A Poet's Journal: February 28th, 2013

February 28th, 2013

I do not know if falcons are around all year and if they are, they certainly do not take to the sky as often, but when they do, it is on sunny days because they are a sign of mild weather.  It is the newborn flight of their young that indicates a change of season, whereon we should greet the sun urgently; and it is their hovering over high meadows that gives confidence to a long day out of doors.  I have always associated both the sun and the falcon together, and though we are affected the same way to rise up into the light when waking again to the vibrant rays and cool air of morning, we nevertheless, when they are in unison, seek them morally.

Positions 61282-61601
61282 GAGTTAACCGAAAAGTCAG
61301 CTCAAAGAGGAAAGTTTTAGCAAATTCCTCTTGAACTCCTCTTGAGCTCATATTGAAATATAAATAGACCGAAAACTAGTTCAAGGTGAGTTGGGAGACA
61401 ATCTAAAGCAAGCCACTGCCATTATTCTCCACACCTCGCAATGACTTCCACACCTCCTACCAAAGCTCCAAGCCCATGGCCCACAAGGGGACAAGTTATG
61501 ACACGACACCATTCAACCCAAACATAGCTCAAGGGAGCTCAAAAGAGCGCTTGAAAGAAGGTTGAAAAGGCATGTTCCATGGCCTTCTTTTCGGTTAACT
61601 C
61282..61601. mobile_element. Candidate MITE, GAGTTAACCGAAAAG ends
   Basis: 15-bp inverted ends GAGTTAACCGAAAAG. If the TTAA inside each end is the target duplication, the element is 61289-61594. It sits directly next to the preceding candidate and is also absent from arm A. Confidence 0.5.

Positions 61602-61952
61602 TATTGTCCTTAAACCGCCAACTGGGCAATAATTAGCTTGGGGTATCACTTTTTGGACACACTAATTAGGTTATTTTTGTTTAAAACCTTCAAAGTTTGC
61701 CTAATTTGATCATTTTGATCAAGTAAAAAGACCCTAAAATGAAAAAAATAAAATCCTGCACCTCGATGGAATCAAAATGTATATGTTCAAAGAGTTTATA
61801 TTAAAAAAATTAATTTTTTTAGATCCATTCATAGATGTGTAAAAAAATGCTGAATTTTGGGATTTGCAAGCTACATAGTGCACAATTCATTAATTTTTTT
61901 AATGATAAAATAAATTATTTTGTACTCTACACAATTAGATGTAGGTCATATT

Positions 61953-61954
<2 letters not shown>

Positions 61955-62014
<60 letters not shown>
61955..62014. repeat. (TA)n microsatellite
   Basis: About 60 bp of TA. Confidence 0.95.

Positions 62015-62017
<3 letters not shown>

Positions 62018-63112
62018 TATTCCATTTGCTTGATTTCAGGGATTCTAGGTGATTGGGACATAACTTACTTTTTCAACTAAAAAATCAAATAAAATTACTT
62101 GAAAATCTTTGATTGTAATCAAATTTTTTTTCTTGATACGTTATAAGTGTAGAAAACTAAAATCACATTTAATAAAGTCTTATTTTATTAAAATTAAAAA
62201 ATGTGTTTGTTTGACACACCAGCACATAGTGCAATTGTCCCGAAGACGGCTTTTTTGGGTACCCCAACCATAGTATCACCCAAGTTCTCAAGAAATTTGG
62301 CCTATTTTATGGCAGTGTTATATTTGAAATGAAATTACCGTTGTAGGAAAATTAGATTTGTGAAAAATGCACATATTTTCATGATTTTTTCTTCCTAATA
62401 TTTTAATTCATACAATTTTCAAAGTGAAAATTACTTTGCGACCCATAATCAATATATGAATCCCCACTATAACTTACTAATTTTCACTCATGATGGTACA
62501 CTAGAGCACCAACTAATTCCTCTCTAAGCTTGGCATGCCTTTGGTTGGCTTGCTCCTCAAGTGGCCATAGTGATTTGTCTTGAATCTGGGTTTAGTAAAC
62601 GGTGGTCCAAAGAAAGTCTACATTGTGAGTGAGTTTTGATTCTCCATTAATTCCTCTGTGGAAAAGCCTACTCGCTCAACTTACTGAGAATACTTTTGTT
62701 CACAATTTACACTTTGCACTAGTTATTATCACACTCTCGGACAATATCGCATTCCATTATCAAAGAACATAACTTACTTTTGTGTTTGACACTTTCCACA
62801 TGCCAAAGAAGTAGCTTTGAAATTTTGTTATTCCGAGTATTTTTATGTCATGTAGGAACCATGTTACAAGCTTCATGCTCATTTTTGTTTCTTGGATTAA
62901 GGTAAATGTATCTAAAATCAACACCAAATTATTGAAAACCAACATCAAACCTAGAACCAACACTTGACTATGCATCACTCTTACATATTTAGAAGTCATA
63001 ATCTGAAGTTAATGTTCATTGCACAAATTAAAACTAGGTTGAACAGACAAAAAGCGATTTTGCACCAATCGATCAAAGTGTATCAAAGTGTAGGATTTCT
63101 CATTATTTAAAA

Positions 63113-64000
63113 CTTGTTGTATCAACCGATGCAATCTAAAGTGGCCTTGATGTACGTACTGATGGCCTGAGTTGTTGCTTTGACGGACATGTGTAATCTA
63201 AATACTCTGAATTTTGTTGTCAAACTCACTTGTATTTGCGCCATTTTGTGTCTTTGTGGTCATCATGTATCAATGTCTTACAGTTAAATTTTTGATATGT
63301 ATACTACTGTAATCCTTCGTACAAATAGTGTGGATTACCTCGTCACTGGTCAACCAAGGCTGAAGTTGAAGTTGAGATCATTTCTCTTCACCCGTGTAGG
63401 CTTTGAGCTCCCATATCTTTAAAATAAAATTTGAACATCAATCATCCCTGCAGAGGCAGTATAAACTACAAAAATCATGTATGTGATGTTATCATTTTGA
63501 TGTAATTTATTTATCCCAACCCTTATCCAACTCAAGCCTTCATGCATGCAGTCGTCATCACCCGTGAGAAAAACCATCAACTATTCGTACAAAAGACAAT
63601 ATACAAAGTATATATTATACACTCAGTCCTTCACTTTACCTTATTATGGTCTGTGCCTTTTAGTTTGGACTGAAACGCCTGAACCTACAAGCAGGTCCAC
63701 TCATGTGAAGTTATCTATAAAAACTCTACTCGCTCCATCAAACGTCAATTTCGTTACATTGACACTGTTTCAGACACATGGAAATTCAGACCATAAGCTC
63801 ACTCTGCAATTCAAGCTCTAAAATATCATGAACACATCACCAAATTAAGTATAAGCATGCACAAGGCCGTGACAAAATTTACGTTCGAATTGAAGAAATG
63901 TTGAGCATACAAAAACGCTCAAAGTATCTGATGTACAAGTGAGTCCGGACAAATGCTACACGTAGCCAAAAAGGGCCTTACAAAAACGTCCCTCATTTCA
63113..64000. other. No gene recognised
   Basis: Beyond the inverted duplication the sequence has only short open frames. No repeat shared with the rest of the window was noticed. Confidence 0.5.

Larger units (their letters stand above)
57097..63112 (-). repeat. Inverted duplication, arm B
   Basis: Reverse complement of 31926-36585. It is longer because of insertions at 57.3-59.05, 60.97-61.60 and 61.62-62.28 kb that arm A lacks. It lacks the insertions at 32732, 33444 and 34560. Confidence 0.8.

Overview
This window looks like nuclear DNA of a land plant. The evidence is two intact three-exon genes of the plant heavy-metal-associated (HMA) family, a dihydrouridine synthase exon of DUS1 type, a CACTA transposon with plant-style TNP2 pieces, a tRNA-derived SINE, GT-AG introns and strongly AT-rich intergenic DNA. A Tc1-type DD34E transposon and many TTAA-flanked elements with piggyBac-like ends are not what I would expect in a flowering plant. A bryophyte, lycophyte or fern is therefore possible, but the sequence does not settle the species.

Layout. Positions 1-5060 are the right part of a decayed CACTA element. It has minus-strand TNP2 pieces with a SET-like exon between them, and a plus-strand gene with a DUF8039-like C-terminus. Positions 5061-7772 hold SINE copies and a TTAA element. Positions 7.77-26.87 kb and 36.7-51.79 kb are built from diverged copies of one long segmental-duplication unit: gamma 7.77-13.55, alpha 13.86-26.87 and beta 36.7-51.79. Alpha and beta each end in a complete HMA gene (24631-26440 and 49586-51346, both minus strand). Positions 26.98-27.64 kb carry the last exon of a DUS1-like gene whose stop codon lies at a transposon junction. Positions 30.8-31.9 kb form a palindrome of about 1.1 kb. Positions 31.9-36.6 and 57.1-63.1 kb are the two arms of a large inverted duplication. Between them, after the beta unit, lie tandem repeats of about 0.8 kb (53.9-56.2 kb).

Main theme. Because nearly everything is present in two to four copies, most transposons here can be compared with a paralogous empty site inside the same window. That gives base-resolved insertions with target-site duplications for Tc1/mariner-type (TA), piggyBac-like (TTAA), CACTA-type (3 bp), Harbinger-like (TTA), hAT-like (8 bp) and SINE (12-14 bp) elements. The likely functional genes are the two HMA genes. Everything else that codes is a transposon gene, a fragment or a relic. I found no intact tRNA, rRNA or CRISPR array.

It is amazing how a fine day may make itself felt through the seasons, so that the crisp dawn of spring is something that warms the gentle hours of winter; or it is even true that the phenomenon itself of wind or rain resemble in appearance those of another time and give us to reminisce on the spirit thereof, that it seems…